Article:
• Their circuitry is unreliable and prone to failing entirely within a year or two.

Honeywell Round thermostats didn’t used to suck; in fact, they used to be the most popular thermostat out there, and would last decades. That was when they were mechanical. But that design used mercury switches and ended up getting banned*. Instead of choosing to go with a mechanical magnetic snap design, Honeywell chose the electronic route, and badly botched it.

* For good reason. Mercury is toxic, so old mercury thermostats should be recycled. Instead, they generally end up in the trash, causing toxic waste problems.

What’s infuriating is that this has been a problem for most of a decade, and Honeywell is still selling these defective-by-design pieces of junk, apparently because I am not the only one suckered by their retro appearance into believing they are simple, mechanical, and reliable.

Caveat emptor!

Victory in Bolivia, but Will it Hold?

So, the coup that the Right used to seize power in the wake of the popular rebellion against a caudillo-in-the-making has failed. As expected, once the right-wing caretaker government was compelled to hold a free and fair election, MAS-IPSP won it handily.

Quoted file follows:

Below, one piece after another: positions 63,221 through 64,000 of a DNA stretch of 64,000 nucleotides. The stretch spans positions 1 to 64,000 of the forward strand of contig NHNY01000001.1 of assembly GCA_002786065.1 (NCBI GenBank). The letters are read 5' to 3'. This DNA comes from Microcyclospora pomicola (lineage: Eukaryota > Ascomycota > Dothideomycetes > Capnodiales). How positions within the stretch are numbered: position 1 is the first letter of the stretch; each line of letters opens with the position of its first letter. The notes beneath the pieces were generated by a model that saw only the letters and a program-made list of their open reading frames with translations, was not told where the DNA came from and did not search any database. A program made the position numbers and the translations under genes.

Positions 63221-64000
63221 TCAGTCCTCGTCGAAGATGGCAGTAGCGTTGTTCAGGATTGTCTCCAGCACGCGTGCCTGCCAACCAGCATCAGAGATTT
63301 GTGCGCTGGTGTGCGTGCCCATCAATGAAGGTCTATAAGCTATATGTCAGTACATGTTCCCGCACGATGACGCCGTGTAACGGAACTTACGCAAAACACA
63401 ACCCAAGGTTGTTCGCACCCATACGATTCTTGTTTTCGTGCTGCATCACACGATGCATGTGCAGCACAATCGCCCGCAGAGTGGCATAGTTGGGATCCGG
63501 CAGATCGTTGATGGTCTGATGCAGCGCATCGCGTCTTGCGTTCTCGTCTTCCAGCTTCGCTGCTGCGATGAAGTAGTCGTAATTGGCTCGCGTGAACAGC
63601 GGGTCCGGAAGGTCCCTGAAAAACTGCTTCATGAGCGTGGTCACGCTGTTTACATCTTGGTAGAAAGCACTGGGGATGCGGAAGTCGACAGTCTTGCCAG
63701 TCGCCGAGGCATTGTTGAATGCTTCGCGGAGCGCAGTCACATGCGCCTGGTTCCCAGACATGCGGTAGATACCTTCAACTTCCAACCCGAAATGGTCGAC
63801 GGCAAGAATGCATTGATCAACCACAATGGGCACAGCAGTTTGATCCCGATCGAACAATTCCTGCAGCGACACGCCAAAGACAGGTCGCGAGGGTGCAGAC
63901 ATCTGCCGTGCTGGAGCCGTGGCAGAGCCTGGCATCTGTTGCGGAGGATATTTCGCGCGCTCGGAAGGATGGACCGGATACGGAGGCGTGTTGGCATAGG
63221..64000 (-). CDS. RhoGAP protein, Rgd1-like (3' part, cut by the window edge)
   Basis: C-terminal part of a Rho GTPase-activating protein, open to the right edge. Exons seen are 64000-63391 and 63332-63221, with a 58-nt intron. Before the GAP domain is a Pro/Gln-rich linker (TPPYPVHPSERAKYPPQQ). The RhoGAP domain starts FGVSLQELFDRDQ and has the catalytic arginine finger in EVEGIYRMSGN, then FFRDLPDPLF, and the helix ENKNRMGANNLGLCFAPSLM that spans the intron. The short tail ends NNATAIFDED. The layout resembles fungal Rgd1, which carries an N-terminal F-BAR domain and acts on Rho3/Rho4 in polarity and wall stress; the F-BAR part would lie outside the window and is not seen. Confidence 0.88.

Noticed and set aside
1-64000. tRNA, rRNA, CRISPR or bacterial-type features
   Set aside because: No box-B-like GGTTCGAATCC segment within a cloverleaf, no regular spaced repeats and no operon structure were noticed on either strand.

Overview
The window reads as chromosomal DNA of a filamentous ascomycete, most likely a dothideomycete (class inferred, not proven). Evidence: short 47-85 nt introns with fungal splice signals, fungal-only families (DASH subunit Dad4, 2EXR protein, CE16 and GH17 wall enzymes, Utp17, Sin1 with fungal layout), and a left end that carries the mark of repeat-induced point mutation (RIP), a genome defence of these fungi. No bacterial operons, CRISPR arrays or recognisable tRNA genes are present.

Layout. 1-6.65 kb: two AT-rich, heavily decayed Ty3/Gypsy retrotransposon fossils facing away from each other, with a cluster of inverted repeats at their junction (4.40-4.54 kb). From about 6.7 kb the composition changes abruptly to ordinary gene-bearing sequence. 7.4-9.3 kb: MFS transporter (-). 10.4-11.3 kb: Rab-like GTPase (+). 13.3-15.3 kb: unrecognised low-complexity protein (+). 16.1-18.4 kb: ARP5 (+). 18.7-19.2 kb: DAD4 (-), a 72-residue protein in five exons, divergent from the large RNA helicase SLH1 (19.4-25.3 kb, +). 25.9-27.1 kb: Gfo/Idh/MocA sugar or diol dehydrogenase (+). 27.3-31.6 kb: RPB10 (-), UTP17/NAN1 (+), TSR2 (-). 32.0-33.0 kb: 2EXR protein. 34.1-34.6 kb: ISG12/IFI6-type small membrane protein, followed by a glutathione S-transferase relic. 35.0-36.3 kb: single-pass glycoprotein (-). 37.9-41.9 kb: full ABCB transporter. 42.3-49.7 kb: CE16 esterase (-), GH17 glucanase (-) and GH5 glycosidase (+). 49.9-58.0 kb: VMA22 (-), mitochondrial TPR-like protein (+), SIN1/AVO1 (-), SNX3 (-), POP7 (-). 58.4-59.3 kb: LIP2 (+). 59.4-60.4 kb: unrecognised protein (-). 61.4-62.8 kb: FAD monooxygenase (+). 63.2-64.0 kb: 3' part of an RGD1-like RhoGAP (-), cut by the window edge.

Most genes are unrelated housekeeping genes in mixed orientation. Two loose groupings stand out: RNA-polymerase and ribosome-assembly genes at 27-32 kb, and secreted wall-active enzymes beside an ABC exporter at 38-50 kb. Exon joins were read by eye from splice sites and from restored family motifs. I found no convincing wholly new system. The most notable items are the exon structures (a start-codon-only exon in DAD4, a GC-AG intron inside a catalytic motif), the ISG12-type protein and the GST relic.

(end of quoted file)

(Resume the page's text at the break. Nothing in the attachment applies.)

This is really about the most optimistic thing that could have happened: popular rebellions against first a left-wing leader who got addicted to power, then against the right-wing usurper who tried to take advantage of the first rebellion.

Now we shall see if the new order holds. I have long had a measure of optimism about the revolutionary process in Bolivia that is rare for me, and that Bolivia just managed the rare feat of repudiating left-wing authoritarianism without reverting to right-wing rule shows this optimism is not entirely misplaced.

The biggest peril now is what happens when Morales returns to Bolivia, as he almost certainly will. Will he settle into a role as an elder statesman, or will he try and continue to conflate the social revolution there with his person, and attempt to regain personal political power?

What Biden Should Say about Court-Packing

I am not going to go through the effort of drafting a speech in full, but what he says should mention the following points:

  • During the Obama Administration, the GOP acted to frustrate not just his Supreme Court appointments, but his judicial appointments in general.